While there was not yet any sign of export product backing-up in Australian cold-storage, the shipping congestion was certainly creating a huge level of frustration and major logistical challenges for exporters, another contact said this morning.
“Imagine trying to run a chilled program in some of these countries, when you don’t know when your cargo is going to turn up,” he said. “The logistics challenge is enormous, let alone the additional cost and time.”
“Shipping companies are omitting certain ports from their schedules, and there is generally just less space available, due to fewer vessels servicing different routes. Logistics teams are pulling their hair out, and the work this has created for them is just mind-boggling,” the exporter said.
“Chilled is definitely worst affected, due to the time/shelf-life factor, but frozen has its challenges as well – in just getting the product out of the country.”
The only positive in the situation was that Australian slaughter rates are currently so low. MLA last week in its mid-year Projections Update suggested the national beef kill this year will reach just 6.4 million head – a 35-year low.
“If we were still killing cattle at rates seen in 2018 and 2019, the freight access situation would be just that much worse,” one exporter said.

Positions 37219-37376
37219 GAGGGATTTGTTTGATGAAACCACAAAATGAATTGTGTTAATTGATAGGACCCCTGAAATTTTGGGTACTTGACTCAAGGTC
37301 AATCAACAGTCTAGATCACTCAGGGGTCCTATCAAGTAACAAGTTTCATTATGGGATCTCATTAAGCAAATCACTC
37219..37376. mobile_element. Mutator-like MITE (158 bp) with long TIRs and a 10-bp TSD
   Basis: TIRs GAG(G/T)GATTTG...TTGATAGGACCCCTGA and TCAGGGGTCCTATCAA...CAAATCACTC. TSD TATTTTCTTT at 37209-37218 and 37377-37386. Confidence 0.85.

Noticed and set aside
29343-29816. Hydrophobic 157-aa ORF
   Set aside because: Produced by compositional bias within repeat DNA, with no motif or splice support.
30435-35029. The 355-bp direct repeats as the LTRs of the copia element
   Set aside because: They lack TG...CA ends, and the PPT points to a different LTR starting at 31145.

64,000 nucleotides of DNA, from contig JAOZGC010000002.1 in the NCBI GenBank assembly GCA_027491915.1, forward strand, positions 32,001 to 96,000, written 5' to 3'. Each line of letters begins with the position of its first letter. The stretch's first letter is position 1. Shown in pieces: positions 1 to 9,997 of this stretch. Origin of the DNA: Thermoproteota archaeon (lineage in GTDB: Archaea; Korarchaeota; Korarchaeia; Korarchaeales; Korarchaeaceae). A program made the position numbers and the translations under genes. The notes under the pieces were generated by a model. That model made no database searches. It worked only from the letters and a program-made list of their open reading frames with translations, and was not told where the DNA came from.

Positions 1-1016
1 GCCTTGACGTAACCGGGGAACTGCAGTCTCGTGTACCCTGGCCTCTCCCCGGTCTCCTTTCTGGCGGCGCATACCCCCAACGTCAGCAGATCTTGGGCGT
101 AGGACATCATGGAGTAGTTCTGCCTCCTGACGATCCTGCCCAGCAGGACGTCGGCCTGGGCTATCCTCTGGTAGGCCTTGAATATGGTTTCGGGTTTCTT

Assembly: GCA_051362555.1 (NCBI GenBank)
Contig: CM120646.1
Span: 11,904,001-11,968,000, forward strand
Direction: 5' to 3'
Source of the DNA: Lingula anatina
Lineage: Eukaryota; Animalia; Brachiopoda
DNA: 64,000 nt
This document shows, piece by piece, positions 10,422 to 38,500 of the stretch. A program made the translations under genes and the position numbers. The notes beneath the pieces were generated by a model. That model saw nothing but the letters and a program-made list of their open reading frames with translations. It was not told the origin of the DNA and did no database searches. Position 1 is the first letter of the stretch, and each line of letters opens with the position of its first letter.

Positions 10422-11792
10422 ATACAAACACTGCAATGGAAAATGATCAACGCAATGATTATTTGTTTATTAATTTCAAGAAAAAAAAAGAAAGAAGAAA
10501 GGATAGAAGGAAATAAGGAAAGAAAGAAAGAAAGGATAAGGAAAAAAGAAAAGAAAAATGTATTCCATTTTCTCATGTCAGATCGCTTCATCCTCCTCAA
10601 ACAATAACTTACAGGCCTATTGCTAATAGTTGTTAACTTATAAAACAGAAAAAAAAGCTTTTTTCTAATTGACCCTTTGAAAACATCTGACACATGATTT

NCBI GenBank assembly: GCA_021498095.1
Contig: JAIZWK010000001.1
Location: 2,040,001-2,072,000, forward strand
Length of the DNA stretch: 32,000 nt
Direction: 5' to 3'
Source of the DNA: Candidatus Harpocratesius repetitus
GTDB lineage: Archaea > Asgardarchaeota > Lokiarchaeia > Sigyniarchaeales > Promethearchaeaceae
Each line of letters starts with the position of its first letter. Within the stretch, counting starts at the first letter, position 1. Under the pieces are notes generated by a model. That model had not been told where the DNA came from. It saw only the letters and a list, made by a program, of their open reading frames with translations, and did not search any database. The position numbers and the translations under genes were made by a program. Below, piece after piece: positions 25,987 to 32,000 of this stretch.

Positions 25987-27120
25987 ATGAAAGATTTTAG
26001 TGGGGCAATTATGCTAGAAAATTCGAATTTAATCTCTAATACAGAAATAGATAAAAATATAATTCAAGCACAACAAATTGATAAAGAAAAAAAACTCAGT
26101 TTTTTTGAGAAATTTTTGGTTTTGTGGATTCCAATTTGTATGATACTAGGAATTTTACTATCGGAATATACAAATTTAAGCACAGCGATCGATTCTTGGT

Another large Queensland operator said current shipping issues had the potential to become a real ‘show-stopper’ for Australian beef exports.
“One large shipping company has advised us that it is suspending services to Middle Eastern ports for at least the next month, due to severe port congestion, limiting services to these destinations,” he said.
“At this end, one shipping company told us it would omit certain Australian loading ports altogether – at least in alternate voyages.”
“These challenges are escalating, and a number of exporters are already getting into trouble around getting product offshore,” he said.
Shipping lines appeared to be ‘cherry-picking’ where they can reposition the scarce number of containers at their disposal, to re-use again, the exporter said.
Another non-packer exporter said shipping services out of Australia had been getting progressively worse, and more expensive, over the last 12 months.
“Some destinations appear more affected than others. Shippers seem happier to service the shorter-transit Asian markets, but it’s getting much harder to service more distant destinations, heading to North America and Europe for example. New Zealand and South American beef exporters are in exactly the same boat as us, in terms of shipping challenges, especially into markets like China,” he said.
“In some cases, shippers are only offering delivery US East Coast, and not West Coast ports.”
The exporter suggested some consignment charges had gone from US$2000-$3000 per 40-foot container, out to US$8000 or more, over the past three months.
“A US$6000 per container freight rate, spread across 25 tonne of beef it contains, represents an extra 25c/kg that has not been factored into the sell price,” he said.
“Shipping companies were losing a lot of money on container freight only a few years ago, and they feel like the current ‘golden patch’ is their turn to make some real money,” the exporter said.